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  #1  
Unread 09-27-2009, 11:05 AM
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Default Windowsill Growing - Turning Pots Necessary?

This has definately been asked before but I'm confused.

I grow on windowsills and have always "turned" my non blooming orchids pots to another direction each time after I water, which is what I do with most of my other house plants. My reasoning was so that all sides of the plant will benefit from the sun and grow more even.

A few of my phals are starting to get spikes - I've read that I should mark the pots so the orchid always faces the window in the same direction to help the way the spike and blooms form?

Thinking back on it now, is it necessary to turn the pots at all during any time during the orchids life with windowsill growing? Or should I always keep the pot facing one direction?

Thank you for clearing my confusion

Last edited by angeleyedcat; 09-27-2009 at 11:28 AM.. Reason: spelling
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  #2  
Unread 09-27-2009, 11:12 AM
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I'm unsure about this myself.

I turn them each time I water as well, as with other house plants. I was taught as a kid that it gives more even growth in a plant because they get light from all sides so don't lean towards it. Whether that is right for orchids is another matter.

A discussion recently said turning during spike formation could help them grow straight BUT stop turning when the buds start forming so that they don't turn upside down.
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  #3  
Unread 09-27-2009, 11:28 AM
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Maybe this will help. The purpose of turning will give the plant an upright growth. Since the plants grow toward the light source, if you do not turn them periodically you will have leaning plants. In widowsills the growing space is quite limited so the more upright it is the better.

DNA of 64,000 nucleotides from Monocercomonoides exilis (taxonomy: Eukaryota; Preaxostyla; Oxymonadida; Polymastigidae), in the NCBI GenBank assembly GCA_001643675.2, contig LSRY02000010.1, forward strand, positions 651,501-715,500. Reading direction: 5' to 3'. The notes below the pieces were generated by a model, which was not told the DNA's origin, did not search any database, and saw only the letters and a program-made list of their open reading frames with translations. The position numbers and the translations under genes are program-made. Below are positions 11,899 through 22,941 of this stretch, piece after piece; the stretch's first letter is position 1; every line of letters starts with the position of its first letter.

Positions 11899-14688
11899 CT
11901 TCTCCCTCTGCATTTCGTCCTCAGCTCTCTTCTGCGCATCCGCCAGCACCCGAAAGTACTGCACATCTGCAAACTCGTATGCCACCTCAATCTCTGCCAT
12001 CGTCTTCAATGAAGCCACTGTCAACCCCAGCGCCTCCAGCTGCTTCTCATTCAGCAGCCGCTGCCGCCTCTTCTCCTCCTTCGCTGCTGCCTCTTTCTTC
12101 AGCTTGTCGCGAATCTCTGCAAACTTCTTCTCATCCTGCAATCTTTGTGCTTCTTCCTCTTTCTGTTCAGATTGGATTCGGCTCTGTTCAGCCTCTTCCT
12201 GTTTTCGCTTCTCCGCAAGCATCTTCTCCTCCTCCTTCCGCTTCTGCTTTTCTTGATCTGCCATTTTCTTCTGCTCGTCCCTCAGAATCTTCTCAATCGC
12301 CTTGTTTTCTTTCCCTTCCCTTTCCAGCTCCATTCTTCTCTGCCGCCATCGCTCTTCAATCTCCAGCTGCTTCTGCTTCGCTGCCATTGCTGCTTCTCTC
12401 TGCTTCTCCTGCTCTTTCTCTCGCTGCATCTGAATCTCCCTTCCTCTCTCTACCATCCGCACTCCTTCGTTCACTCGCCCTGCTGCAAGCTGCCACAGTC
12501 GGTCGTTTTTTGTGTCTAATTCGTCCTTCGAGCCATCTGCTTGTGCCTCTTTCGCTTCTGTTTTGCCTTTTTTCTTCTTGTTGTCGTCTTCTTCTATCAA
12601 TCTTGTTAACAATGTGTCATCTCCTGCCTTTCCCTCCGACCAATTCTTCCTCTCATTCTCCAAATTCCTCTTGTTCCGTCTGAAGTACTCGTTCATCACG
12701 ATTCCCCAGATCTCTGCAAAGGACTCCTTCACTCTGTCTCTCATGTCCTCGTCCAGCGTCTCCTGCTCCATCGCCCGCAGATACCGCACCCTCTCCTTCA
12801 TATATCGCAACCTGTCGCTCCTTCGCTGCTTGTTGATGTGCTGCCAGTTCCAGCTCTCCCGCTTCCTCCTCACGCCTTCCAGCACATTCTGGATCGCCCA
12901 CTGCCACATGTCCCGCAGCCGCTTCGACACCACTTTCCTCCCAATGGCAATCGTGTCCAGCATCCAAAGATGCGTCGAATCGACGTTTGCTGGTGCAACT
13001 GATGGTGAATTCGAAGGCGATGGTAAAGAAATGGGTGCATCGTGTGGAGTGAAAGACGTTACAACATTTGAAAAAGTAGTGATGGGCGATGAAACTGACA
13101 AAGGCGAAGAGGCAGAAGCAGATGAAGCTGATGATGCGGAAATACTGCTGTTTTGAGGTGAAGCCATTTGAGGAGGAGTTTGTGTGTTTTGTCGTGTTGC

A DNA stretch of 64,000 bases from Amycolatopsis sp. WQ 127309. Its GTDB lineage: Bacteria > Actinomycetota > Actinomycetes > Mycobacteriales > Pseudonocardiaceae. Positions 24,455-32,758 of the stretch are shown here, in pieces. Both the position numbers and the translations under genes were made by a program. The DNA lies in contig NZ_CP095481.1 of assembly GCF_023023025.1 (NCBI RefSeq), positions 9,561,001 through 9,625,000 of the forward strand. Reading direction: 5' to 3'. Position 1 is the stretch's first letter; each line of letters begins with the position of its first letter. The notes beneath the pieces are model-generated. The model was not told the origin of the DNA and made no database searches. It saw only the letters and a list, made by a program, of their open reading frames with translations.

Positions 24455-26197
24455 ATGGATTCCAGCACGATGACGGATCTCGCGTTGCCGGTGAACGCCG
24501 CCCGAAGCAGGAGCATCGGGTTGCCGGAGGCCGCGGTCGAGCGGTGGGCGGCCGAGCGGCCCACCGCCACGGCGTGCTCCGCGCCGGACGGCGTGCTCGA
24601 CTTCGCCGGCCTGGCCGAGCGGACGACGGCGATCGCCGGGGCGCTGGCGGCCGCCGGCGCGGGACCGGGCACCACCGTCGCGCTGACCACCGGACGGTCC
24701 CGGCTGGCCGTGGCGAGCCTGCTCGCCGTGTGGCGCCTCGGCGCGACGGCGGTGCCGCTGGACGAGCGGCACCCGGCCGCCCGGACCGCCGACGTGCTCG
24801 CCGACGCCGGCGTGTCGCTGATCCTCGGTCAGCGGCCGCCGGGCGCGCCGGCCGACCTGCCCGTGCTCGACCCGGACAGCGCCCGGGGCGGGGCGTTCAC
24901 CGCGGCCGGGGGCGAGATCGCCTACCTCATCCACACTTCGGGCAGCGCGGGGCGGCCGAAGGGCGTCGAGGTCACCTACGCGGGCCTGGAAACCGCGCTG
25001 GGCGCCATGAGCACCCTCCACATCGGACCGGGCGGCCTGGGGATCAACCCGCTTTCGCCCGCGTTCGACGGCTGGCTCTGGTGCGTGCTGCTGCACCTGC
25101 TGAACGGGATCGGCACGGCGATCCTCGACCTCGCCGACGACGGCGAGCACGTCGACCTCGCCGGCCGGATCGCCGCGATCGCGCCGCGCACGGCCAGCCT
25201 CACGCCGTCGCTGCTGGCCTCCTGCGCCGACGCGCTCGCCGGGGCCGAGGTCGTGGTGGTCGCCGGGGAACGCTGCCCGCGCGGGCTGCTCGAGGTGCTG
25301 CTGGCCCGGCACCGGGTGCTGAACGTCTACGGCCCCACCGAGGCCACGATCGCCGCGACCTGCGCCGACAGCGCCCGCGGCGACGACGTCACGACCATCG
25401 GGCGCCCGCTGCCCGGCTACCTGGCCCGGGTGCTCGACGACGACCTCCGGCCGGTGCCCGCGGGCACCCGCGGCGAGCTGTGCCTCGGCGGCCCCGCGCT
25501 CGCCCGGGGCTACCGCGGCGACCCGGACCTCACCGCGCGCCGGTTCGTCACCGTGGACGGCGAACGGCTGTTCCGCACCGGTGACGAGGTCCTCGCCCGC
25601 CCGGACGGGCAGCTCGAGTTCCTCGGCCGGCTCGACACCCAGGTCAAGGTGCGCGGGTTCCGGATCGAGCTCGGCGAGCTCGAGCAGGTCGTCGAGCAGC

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  #4  
Unread 09-27-2009, 11:35 AM
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Thanks Rosie, that's what's confusing me, my mind read "don't turn when spike or flowers are forming" when it actually said "stop turning when the buds start forming".

Thanks trdyl, what you both say definately makes sense. I've had my share of lopsided leaning plants!

Last edited by angeleyedcat; 09-27-2009 at 11:38 AM..
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  #5  
Unread 09-27-2009, 11:43 AM
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I turn mine. All of them. Except when my phallies have about a six inch spike. Then I point them towards the light the way .I want the blooms to face. Then I leave them that way until bloomed. After that I put them on display and enjoy
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  #6  
Unread 09-27-2009, 12:45 PM
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Quote:
Originally Posted by angeleyedcat View Post
Thanks Rosie, that's what's confusing me, my mind read "don't turn when spike or flowers are forming" when it actually said "stop turning when the buds start forming".

Thanks trdyl, what you both say definately makes sense. I've had my share of lopsided leaning plants!
I'll try to make sense of this if I can.

If you've read some of my past postings before, you'll read that I usually recommend looking at pics of Phals (or any orchid for that matter) growing in the wild. I keep saying this so that people have a better sense of what's going on with their plants. Pics of orchids growing in the wild that include the flower, the plant itself, and the growing environment gives people a lot of clues to what you can do or answer some of the questions regarding why your orchids are doing what they're doing. I encourage people to not just look at pics of orchids growing in the wild as just pretty photographs, (although they can be). So I definitely encourage anybody who's serious about growing their Phalaenopsis to look at pics of them growing in the wild (fyi, they're not easy to find).

Okay...now to address the question itself.